Multiple bottles of smelling salt being wafted around in the Blogosphere today. Purveyors of Free Speech dropping like Guardsmen on a hot August day. It would appear that the âwell informed citizensâ of Blogland have just discovered that GCHQ donât just listen in to phone calls ala 1970, but have moved with the times and now routinely read e-mails as well. Who would have thought it?
Not only that, but they do it in conjunction with our main allies! Incredible! So incredible that it has become front page news. Hypocritical hypocrisy from the newspaper which has campaigned for a couple of years now for State interference in the so-called rights of newspaper to publish information that they hold. Other newspapers, of course; for other newspapers publish tittle-tattle concerning left wing Luvies and their exotic love lives, whereas The Guardian engages in âjournalismâ revealing that the on-line world is not the grown-up free zone that some desire and is subject to the same surveillance as your average Ford Focus when it pulls into a petrol station to fill up.
We are monitored throughout the day and night, at petrol stations, in childrenâs play parks, in our offices, on the tube â putting our rubbish out, for Godâs sake! Why the hysteria on discovering that e-mail is monitored? Send a letter by post if you are that concerned!
Or stick your boyfriend on a flight back to the gayâs favourite playground, Copacabana beach, with a USB memory stick in his pocket? It seems that doesnât work either. The international law free zone of the transit lounge, that left wing writers across the world were commending for its ability to keep Edward Snowden out of the reach of the judiciary, has now turned round and bitten them on the backside â it appears it is also capable of keeping David Miranda, boyfriend of Guardian journalist Glenn Greenwald, out of the reach of the judiciary for an entire nine hours. Thereâs a thing!
Not only that, but the government threatened the Guardian with the legal force of âprior restraintâ. You remember âprior restraintâ surely? That is what the Guardian were championing not so long ago as the means by which errant
newspapers tabloids could be silenced, prevented from publishing stories that the subject objected to â rather than being able to publish and then risk the legal consequences. Injunctions for want of a better word. The Guardian didnât think that newspapers tabloids ought to be able to say just about anything in the name of free speech, they should be regulated, rather than leaving it to libel laws to punish the perpetratorsâ¦.
You might think that the paper which has been in the forefront of championing the redemption of Alan Turing, or even a group of journalists based on Copacabana beach, might have realised that having a complete record of communications being passed from one gay bar to another and ending up God knows where might just upset the intelligence services. Given the number of articles they have written recently lauding Alan Turing for his ability to comb through conversations that the Germans thought were private and thus break the code, allowing the British to pin point the whereabouts and deliver death most precisely to those they chose. Given that they donât think the security services can be trusted with this information â what makes them think that a bunch of Brazilian queens are a better guardian?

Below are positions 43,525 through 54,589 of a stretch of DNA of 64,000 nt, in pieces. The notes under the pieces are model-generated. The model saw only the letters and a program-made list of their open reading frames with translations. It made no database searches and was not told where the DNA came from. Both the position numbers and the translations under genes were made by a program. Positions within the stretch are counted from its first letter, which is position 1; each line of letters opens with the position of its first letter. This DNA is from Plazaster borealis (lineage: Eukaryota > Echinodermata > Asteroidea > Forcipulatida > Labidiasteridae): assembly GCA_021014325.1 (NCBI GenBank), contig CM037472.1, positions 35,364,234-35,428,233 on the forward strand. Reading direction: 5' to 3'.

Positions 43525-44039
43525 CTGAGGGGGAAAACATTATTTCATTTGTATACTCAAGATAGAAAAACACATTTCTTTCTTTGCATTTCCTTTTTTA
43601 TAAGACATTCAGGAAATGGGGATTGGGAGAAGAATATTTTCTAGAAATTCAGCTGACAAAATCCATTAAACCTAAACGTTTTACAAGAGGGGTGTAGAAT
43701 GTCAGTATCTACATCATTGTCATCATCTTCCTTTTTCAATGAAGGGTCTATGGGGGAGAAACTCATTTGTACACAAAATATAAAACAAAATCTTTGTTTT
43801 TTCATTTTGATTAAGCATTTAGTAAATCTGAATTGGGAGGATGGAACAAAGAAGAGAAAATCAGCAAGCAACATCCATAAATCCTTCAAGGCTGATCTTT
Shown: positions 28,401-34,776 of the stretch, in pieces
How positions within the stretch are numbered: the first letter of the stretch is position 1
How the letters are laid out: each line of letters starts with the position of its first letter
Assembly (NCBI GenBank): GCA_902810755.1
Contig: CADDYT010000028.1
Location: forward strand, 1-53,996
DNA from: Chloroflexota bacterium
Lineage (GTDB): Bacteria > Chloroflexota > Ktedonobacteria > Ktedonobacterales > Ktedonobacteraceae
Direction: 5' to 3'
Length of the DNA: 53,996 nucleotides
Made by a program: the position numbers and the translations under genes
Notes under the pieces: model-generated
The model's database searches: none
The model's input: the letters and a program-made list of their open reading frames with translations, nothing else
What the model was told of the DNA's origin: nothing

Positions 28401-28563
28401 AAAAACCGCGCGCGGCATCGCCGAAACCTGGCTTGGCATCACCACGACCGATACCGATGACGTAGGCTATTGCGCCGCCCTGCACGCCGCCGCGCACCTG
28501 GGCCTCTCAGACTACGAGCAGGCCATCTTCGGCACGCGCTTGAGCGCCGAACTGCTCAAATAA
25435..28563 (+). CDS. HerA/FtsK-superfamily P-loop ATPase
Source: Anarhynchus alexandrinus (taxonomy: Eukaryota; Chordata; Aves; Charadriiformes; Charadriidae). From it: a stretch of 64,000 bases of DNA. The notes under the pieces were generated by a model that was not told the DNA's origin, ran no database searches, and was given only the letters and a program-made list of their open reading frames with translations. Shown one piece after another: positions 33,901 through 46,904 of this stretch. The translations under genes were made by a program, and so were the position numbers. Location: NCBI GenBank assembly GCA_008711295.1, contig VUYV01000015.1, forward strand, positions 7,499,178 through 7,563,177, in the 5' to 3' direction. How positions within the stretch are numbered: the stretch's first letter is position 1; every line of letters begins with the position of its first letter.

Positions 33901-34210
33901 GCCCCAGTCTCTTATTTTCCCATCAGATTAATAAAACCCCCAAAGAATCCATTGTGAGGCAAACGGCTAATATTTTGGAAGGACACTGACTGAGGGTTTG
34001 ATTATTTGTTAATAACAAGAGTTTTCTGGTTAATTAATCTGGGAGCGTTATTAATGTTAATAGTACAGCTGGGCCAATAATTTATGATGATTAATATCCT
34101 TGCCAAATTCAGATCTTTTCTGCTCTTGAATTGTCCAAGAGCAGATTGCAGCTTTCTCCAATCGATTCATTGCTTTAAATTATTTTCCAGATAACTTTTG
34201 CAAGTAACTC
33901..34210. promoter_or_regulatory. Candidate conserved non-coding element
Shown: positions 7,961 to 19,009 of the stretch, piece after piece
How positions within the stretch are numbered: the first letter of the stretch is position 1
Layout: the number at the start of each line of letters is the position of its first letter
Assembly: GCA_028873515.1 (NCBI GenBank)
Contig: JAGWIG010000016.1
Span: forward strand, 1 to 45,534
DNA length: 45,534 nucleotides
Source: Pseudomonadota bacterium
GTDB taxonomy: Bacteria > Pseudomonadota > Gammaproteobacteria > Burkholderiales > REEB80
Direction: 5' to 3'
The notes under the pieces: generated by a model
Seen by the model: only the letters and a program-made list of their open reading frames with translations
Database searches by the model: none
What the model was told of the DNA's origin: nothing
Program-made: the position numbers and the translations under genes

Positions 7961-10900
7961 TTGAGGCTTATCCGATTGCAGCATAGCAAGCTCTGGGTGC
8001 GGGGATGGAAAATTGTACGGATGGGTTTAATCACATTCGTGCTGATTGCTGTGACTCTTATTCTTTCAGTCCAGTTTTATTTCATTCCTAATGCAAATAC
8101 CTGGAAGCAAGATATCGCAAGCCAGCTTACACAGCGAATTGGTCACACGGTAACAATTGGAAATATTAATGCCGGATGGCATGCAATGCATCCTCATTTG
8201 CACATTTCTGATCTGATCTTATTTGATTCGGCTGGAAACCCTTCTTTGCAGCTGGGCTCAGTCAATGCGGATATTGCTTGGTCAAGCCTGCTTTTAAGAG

I assume that their real objection is that the government is âspying on its own citizensâ. Indeed they are. That is probably because the enemy no longer arrives in wooden boats wearing tricorn hats to ensure that you know who they are. In fact some of the enemy are now known as âBritish citizensâ. A state of affairs that The Guardian has long championed.
Once upon a time, the intelligence services dolled themselves up in tricorn hats and hung around in foreign ports in order to find out who was planning to topple the government and install a foreign ruler â am I dismayed that they have kept up with the times and now read e-mails? Not in the slightest. 20 years ago GCHQ were listening in to the worldâs phone calls.
Quite why the unelected Guardian and a bunch of computer experts think that they are better placed to decide what we should know and what should be concealed â until such time as it makes a better âstoryâ â than the muppets with a predilection for padlocking themselves inside their luggage, beats me. Still, Mrs Rushbridgerâs hypocritical histrionics are quite entertaining in the meantime.
Remind me, does the Guardian think that the blogosphere should be regulated? And Twitter? And the Tabloids?
In fact the last bastion of âsay whatever you wantâ speech should be The Guardian? Thereâs totalitarian for you.